So, what is the high fashion 'ideology'?
Part of it revolves around consumerist post-modern 'neo-kitsch', also known as 'camp' (taken from a French term, in English it refers to a fun-loving homosexual lifestyle). The theory is that the oppressed homosexual develops a 'poor taste' mentality as a means of resistance against the prevailing bourgeois social aesthetic. S Meisel said pretty much the same thing in an interview he once gave to gay mag "Advocate" - that his work is characterized by a 'queer sensibility' and a 'fuck you attitude'. Exaggeration (as in paying homage to famous transvestites), excessive ornamentation (as in fur trim on everything) and a love for stereotypes are also characteristics of 'camp'.
In a few words, 'camp' is a celebration of 'poor taste' and vulgarity - but from a position of privilege, while kitsch can come from any class.
Fashion kitsch/camp does not apply to straight males, who don't usually have a 'look' - unless they are fashion victims. The concepts are mainly feminine.
Kitsch is always mass-produced (the high fashion conglomerates are mass marketing giants) and its objects are 'beautified' - but not beautiful. This explains why the models used in high fashion are not conventionally 'pretty' - their 'beauty' is grossly artificial and some sort of quirk (Julia Stegner's mouth, for example) that distracts from conventional 'beauty' is essential.
The claim that 'quirky' is better business because it attracts consumer attention is false - notice that high fashion types themselves use 'perfect' looking males in their campaigns. The alleged quirkiness marketing trick seems to apply only to females.
High fashion creations (including photography) can never be art, because art is the unique result of individual inspiration, while kitsch is just mass-produced copies of 'nostalgia', usually with heavy 'periodization' (as in 'this is so 80s'). Kitsch however can't be outright repulsive, since the merch has to be sold on a massive scale.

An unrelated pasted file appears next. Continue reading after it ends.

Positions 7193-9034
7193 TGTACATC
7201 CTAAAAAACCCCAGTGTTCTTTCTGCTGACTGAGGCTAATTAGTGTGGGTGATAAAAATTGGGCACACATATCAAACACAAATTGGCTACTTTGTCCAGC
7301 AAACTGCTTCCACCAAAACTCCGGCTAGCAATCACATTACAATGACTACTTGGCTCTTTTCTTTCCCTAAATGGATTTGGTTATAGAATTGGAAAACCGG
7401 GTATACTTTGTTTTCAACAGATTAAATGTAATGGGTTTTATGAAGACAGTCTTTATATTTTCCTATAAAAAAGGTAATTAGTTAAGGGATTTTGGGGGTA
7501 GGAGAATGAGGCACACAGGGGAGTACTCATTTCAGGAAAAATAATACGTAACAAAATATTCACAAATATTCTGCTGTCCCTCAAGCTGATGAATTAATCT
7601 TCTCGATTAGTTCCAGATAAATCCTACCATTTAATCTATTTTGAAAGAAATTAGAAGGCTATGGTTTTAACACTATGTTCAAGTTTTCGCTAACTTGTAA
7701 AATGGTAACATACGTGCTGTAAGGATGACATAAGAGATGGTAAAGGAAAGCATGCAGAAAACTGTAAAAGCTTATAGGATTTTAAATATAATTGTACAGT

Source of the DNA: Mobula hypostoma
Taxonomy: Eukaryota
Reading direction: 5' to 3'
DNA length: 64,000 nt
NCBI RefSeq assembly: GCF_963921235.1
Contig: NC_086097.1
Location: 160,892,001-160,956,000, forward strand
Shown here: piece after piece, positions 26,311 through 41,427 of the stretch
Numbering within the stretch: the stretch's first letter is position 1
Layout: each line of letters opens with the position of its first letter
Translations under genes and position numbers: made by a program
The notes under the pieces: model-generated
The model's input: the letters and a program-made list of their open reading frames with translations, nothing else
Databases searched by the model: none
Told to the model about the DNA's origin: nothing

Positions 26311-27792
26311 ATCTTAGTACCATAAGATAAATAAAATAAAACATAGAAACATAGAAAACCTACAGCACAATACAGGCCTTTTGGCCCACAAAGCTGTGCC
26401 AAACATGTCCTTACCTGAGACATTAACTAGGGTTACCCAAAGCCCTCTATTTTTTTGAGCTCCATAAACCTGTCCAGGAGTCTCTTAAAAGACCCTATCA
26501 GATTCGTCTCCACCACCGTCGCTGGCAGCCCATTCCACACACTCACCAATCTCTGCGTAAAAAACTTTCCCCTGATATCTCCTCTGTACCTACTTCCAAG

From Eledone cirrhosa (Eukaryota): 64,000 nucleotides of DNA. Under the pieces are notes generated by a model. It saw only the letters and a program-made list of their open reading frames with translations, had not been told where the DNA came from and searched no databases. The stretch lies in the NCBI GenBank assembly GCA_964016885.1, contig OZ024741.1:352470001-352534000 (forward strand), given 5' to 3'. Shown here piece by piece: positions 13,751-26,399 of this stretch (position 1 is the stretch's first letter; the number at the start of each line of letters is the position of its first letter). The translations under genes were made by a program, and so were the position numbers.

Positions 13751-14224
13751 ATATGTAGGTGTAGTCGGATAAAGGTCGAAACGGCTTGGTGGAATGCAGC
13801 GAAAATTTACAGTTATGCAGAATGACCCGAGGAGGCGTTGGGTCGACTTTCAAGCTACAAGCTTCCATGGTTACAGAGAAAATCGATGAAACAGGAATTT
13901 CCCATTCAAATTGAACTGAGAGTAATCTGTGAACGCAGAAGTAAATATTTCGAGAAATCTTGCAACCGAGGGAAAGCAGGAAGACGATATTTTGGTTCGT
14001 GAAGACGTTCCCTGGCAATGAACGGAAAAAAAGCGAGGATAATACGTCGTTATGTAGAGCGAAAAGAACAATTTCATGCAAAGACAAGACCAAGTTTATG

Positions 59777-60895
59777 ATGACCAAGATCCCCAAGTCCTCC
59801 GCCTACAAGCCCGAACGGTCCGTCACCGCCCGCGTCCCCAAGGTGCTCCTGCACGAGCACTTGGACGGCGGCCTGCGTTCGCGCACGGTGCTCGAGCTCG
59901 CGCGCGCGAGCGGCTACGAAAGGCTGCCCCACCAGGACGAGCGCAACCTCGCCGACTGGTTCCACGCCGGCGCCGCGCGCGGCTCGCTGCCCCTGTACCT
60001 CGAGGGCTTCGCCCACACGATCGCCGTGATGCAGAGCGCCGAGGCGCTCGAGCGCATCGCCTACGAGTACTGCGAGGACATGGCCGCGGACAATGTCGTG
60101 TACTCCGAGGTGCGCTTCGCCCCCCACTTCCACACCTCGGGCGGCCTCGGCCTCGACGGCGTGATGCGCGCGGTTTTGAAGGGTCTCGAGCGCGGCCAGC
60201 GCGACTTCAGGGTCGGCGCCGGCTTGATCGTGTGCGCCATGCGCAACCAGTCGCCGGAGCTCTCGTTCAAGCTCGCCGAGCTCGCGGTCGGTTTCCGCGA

One of the reasons that the high fashion crowd doesn't like sensual nudity is that the bare -curvy- female body is considered 'art', while a heavily ornamented or waif body is kitsch. The high fashion 'waif' look is a combination of a kitsch body in kitsch clothes. High fashion adores Kate Moss because she is the personification of kitsch -if she was also aristotrash, she would be perfect. The high fashion photographer will usually pick 'unattractive' females for any nudes he may shoot - but will always use 'perfect' males.
'Camp' elitism needs socially lesser people to poke fun at - which is why Miuccia Prada uses the 'English housewife' look, etc. Her creations, like the overpriced nylon bags, are intended as another joke on the bourgeois consumer - Miuccia and AW subscribe to the notion that you can't have the luxury of irony when you are poor. This elitist urban tribe brings together WASP and JAP princesses, British aristotrash, NYC Warhol male groupies from the 70s and the assorted Eurotrash.
High fashion models look a certain way, because the characters who pick them make sure they conform to their own mentality.
The 'poor taste' tribe has managed to wipe out the old modeling biz, promoting some willing nobodies who used to be model contest animateurs in the 90s to 'hip agent' status, and also imposing their trashy model choices on the European markets. As long as the big fashion conglomerates continue to prop up all this crap, I see little potential for change - maybe one season with 'pretty'(?) mods following a season with 'bugs', and that's about it.
I normally couldn't care less about high fashion - the same people were around in the 80s/90s, the voguey waifs appeared in all the 'major' shows, but the fashion scene was centered around the conventionally perfect 'supermodel' image until the very late 90s. Nowdays, the rejects from the 'hip in NYC' (or A-list) charts can be seen in most campaigns, even in Euro mags - a pathetic sight.
The only good thing - the money I used to spend on the fashion mags I no longer buy stays in my pocket. Maybe I should thank AW for all the cash I am saving...